Posts Tagged ‘tao lin’

Taipei

July 23, 2013

taipei

Taipei marks Tao Lin’s first UK publication (though I reviewed his previous novel Richard Yates a couple of years ago) and the quotation on the back referencing Twitter, Tumblr, Facebook and Gmail makes clear his marketing potential for trend-savvy publisher Canongate as the voice of the social media generation. Luckily Lin does not attempt to mimic the forms of social media to create his narrative but instead presents us with characters who create the narratives of their own lives using phones and laptops.

Taipei’s main character is a writer called Paul. We know he is a writer as he has recently had a book published and undertakes a publicity tour during the novel; there is little evidence, however, of him writing or thinking about writing: if this is a ‘portrait of the artist’ it is one that has nothing to say about the art. Most of Paul’s time is spent taking drugs and going to parties, but any sense that this represents an exciting, glamorous lifestyle is negated by his passionless, almost absent personality. Take, for example, his introduction:

“Paul had resigned to not speaking and was beginning to feel more like he was ‘moving through the universe’ than ‘walking on the sidewalk.’ He stared ahead with a mask-like expression, weakly trying to remember where he was one year ago, last November, more for something to do than because he wanted to know…”

Lin uses quotation marks to distance Paul from his feelings, as if his emotions were always filtered through a borrowed phrase. Later in the opening pages, when asked whether he is hungry, Paul replies, “I don’t know.”

Little in the way of a definable plot occurs in the novel, though Paul does marry at one point, the culmination of a relationship he charts using social media:

“The next three days they texted regularly and, Paul felt, with equal attentiveness….Then she texted less, and with less attention, and one night didn’t respond to a photo Paul sent…”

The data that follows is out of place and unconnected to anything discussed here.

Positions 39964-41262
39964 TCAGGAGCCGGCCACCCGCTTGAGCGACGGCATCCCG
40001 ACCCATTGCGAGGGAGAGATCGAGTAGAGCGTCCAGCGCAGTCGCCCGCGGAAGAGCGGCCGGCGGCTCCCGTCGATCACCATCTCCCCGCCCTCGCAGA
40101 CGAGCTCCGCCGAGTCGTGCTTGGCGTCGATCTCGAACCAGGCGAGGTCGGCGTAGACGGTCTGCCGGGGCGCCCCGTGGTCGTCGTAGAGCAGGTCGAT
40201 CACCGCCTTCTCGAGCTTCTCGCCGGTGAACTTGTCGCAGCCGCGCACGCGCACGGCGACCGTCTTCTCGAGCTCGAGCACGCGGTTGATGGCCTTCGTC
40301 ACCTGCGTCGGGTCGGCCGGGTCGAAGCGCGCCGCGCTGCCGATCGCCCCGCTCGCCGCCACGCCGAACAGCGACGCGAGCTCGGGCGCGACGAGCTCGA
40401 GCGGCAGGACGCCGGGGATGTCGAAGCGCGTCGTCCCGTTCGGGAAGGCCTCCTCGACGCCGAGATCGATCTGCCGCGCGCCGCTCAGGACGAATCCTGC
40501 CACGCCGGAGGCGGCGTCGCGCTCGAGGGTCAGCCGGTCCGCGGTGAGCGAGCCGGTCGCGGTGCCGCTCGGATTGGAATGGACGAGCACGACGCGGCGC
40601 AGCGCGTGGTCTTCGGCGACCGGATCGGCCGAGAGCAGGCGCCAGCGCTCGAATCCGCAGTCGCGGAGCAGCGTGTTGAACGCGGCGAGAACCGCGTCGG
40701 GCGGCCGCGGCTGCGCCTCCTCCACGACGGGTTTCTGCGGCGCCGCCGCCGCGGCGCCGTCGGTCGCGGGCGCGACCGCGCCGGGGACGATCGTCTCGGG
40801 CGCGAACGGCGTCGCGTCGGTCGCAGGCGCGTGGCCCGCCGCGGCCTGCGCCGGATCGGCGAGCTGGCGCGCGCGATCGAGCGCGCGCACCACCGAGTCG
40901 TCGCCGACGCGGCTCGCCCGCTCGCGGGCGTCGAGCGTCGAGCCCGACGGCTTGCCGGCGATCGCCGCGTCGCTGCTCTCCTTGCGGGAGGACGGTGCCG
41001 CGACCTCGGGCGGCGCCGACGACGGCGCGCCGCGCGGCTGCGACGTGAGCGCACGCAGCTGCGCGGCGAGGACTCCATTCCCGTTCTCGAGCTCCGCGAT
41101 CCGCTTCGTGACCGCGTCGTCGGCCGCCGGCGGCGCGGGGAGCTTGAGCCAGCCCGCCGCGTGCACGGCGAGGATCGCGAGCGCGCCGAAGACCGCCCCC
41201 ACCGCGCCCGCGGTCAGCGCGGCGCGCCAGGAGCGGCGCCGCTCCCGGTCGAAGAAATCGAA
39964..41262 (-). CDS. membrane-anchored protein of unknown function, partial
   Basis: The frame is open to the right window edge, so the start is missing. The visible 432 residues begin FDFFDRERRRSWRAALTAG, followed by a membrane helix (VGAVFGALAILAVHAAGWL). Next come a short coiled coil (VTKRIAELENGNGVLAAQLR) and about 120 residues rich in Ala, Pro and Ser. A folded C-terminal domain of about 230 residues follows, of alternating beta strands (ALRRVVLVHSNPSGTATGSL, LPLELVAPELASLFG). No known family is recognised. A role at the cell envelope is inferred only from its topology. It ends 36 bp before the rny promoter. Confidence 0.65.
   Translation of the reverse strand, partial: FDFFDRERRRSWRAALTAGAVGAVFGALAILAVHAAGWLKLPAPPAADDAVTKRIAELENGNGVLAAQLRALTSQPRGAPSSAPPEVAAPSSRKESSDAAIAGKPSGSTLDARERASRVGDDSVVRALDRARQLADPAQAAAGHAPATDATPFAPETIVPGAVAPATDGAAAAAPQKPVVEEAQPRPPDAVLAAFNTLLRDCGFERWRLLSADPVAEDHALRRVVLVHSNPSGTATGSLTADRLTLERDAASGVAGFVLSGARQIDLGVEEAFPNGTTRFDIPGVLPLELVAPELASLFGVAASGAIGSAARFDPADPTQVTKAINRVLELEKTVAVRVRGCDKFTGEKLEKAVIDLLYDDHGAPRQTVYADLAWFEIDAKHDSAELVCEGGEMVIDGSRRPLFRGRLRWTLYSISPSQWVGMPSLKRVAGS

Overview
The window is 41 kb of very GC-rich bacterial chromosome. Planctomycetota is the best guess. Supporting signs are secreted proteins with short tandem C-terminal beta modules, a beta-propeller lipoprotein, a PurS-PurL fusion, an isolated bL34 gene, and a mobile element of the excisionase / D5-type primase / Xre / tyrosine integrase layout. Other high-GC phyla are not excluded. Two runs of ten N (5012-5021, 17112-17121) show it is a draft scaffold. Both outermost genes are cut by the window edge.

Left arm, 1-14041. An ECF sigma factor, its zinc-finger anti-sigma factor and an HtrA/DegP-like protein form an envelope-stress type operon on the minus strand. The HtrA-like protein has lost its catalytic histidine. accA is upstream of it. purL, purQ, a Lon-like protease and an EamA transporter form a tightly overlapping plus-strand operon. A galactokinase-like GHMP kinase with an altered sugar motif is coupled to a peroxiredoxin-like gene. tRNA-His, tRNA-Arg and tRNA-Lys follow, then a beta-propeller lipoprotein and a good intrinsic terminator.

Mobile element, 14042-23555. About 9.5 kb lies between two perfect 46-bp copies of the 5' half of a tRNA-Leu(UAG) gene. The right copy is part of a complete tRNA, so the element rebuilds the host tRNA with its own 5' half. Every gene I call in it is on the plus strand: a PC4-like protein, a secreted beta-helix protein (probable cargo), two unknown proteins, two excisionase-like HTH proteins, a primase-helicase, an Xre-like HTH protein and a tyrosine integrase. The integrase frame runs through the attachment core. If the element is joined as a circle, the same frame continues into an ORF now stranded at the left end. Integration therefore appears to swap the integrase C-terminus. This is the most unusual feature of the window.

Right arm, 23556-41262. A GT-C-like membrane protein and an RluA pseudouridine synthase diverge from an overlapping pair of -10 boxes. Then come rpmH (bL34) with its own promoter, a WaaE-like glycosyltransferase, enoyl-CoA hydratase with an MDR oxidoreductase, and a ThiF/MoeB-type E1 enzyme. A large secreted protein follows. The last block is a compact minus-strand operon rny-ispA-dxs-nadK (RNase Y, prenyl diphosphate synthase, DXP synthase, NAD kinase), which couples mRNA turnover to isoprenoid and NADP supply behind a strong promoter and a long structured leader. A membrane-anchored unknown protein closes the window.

Much of their time is spent taking various drugs; the effects of these are only ever described vaguely in dialogue but they clearly form the backbone of their relationship. Other activities include using a MacBook to film in a Taiwanese MacDonald’s and tweeting live while watching X-Men: First Class. Much of their life is lived second hand online – when they have their first “drug fight” they both immediately go to their laptops to type out an account. If it sounds dull (and it does sound dull to live through) I found an almost hypnotic fascination in following Paul’s life, a character who manages to be absurd and true, ridiculous and sad.

The novel I most thought of while reading Taipei was The Catcher in the Rye. Both novels have that sense of generational summation and both express alienation from society and a reluctance to take on responsibility. That Taipei’s protagonist is older simply reflects the way in which adolescence has extended into the mid-twenties and beyond. The differences, however, are striking. Gone is the vibrant, colloquial first person narrative, replaced with a bland, emotionless recording of events. Whereas Holden is rebelling against what he sees as the phoniness of the adult world, Paul has little contact with the world outside of his group of friends and acquaintances. He does not so much reject it as refuse to acknowledge it. By the end, defying all character development, he seems further distanced from himself than ever.

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Richard Yates

February 12, 2011

The Year of Reading Dangerously: Tao Lin

Fast forward fifty years and, if you were looking for a suitable counterpart to Richard Brautigan’s chronicling of the slackers and misfits of his generation, you might do worse than turn to Tao Lin, whose latest novel name checks another American writer of the sixties, Richard Yates. Yates himself is only mentioned six times in the novel (I can use the handy index to be sure of this fact), but presumably it is writing about dysfunctional relationships that is the more telling link. That and, of course, a mischievous desire to play on names and celebrity: the lovers in Richard Yates are called Dakota Fanning and Haley Joel Osment.